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The Good Book of Biology: The story of molecular biology of the cell, told clearly for all

The Body Scientific

Many years ago, never mind how many, a biology student from Manila wrote to me about earning a PhD at Columbia University.  At the time, I was head of the PhD program in the Department of Anatomy and Cell Biology at the Columbia University Irving Medical Center. Every year we recruited a number of graduate students who would spend the next five years taking courses, doing thesis research, teaching, and learning the craft of science.

An application from the Philippines was a long shot but we had enough funding to take a few foreign students. The application is arduous, containing the standard questions anyone applying to college knows about. We also look for something unusual and our applicant (now a successful part of American science) had two such items in his resume. First, he had built a working replica of the first microscope made by Antonie van Leeuwenhoek in the late 17th century, and second, his essay told us there were only three copies of “Molecular Biology of the Cell” in the Philippines (probably an underestimate), and he owned two of them, which he had read. So, we invited him to New York where he did his thesis in my lab.


I confess I have buried the lede, which is the story of “Molecular Biology of the Cell.” By 1979, scientists could sequence DNA, find and manipulate specific genes, and had discovered that the cells of higher organisms had molecular innovations that bacterial cells lacked. Immunology advanced, cell biology, and other fields developed. These advances deserved a clearly written book for students, and frankly, for their teachers, who knew specific fields like bacterial genetics, but were vague on other areas of biology where we knew molecular biology was going to lead us. If today science can make mRNA vaccines and produce therapeutic proteins to control inflammation, among other astonishing practical discoveries, which are due in part to the fact that our students and their mentors studied from “Molecular Biology of the Cell.”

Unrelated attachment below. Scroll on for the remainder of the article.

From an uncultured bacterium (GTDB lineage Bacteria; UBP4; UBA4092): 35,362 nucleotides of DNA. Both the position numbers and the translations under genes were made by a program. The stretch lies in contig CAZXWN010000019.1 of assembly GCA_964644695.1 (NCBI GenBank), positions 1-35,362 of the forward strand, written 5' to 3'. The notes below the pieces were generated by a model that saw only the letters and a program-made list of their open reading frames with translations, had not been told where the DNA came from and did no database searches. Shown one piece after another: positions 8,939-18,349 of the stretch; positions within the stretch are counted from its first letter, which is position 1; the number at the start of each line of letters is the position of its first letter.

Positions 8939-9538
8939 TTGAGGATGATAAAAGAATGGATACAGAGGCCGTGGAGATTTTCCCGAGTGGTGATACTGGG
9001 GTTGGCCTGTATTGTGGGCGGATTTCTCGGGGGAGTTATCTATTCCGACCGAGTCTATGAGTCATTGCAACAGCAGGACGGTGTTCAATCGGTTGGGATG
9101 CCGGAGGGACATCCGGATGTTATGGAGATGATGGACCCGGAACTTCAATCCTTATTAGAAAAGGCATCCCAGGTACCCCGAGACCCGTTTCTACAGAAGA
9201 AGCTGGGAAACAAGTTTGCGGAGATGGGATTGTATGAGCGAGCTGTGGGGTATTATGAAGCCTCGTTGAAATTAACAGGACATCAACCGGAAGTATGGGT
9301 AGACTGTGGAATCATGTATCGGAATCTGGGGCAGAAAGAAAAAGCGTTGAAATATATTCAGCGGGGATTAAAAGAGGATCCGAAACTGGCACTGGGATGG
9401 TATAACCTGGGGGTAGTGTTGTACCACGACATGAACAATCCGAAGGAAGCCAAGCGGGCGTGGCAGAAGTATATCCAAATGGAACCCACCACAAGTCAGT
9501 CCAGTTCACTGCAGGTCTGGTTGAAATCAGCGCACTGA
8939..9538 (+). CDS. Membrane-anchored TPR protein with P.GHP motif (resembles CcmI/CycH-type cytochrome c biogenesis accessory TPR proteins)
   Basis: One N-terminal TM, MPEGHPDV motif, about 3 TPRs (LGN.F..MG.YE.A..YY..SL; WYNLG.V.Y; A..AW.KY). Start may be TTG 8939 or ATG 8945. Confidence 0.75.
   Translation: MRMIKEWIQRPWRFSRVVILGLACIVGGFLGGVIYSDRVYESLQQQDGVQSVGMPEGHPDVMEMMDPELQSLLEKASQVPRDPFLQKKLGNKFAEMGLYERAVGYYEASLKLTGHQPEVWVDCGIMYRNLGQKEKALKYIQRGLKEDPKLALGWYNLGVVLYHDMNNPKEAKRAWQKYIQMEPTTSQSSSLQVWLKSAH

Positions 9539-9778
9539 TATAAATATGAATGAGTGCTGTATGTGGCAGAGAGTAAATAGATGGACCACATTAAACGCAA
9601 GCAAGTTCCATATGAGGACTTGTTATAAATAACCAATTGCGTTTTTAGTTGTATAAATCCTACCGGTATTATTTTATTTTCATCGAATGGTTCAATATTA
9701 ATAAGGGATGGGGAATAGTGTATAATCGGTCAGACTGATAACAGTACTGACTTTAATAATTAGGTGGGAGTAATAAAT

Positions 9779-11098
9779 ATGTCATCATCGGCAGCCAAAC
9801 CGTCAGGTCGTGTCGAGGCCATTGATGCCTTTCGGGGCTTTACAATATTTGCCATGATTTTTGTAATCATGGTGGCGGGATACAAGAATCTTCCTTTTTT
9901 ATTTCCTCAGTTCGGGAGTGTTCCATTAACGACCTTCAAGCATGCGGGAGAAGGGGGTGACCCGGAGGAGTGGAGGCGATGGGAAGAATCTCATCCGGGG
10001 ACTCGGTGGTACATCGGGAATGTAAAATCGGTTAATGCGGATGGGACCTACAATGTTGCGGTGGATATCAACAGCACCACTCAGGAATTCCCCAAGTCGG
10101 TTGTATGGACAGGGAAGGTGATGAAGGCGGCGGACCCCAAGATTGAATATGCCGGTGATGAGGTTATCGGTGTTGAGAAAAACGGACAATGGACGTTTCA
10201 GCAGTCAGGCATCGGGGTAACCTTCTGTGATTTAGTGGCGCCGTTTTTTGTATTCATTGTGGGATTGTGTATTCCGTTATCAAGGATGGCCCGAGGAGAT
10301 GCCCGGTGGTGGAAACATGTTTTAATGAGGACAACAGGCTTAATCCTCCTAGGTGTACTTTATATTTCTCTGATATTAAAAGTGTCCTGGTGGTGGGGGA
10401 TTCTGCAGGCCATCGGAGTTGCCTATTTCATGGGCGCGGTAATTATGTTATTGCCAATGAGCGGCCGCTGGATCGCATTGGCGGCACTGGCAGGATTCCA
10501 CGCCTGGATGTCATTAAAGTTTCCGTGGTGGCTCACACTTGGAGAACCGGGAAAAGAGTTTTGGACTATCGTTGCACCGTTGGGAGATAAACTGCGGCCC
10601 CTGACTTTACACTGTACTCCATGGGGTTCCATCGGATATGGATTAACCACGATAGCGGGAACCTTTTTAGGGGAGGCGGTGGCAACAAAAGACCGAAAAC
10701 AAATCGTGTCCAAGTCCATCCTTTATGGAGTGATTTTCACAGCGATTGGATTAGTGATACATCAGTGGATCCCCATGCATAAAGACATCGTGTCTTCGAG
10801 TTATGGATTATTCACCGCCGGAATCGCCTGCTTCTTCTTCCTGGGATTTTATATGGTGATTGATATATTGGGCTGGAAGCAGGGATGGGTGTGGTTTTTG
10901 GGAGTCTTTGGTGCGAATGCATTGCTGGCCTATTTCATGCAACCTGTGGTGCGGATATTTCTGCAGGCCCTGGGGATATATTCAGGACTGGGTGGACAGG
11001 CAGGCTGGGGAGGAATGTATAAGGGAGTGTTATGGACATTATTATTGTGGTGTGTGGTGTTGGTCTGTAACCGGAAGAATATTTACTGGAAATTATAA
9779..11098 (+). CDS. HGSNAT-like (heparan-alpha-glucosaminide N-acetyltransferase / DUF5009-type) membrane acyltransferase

The first edition came out in 1983 from Garland Publishing, a firm with an interest in scientific textbooks. Garland was owned by Elizabeth (Libby) and Gavin Borden of New York and Norfolk, Conn. The first edition was planned in Norfolk. The idea for a new book came from Jim Watson, the Nobel Prize winning Director of the Cold Spring Harbor Laboratories on Long Island, whose previous books, the Molecular Biology of the Gene and The Double Helix covered an earlier period.  Jim Watson and Gavin Borden knew each other and because, according to Libby, Jim thought Gavin was fun, Garland became the publisher.


Recruiting six excellent scientists to cover all aspects of cell and molecular biology was difficult.  They had other things to do; all ran labs and taking summers to write a book was hard for them and their families, who were not allowed at writing sessions. The 1983 edition defined the style and the process of writing and editing. The diagrams and photographs were created and frequently revised as the text changed.  The story of this period has been captured in a manuscript by Heather Ann Burton titled, A Window on Collaboration: The Story of Molecular Biology of the Cell. It has not been published, but it is a trove of information about the authors and publishers, their personalities, tensions, and capacity for cooperation.  The spirit of collaboration comes through.

Libby says that the first edition was difficult because they were creating from a blank slate. Garland had invested quite a lot of money but neither Libby nor Gavin knew how many copies they would sell. She thought a hundred or so in the first few weeks. In the event, they sold tens of thousands in the first six months. The seventh edition, much advanced in science and publishing formats, will appear on July 1, 2022. Most of the original authors, American and British, remain. Bruce Alberts, a legendary scientist and passionate supporter of science education is now the lead author.

What made it so good? Clarity. Simple declarative sentences, excellent headings, and colored diagrams backed by images make it a joy. The book was beautifully designed. This was a relief from earlier texts, some of which I had fought through as an undergraduate or graduate student.  The hardbound copy (even the 4th edition) was described by Libby as too heavy to pick up, but too interesting to put down, which is true. One of my colleagues, preparing for a lecture, held a hard copy to his chest, did crunches, and then looked up muscle contraction. It’s a versatile book.


Richard Kessin is Emeritus Professor of Pathology and Cell Biology at Columbia University Irving Medical Center. He and Galene Kessin live in Norfolk. Email: Richard.Kessin@gmail.com; website with other essays: RichardKessin.com. I thank Libby Borden for her memories and Heather Ann Burton for her history of the collaboration.

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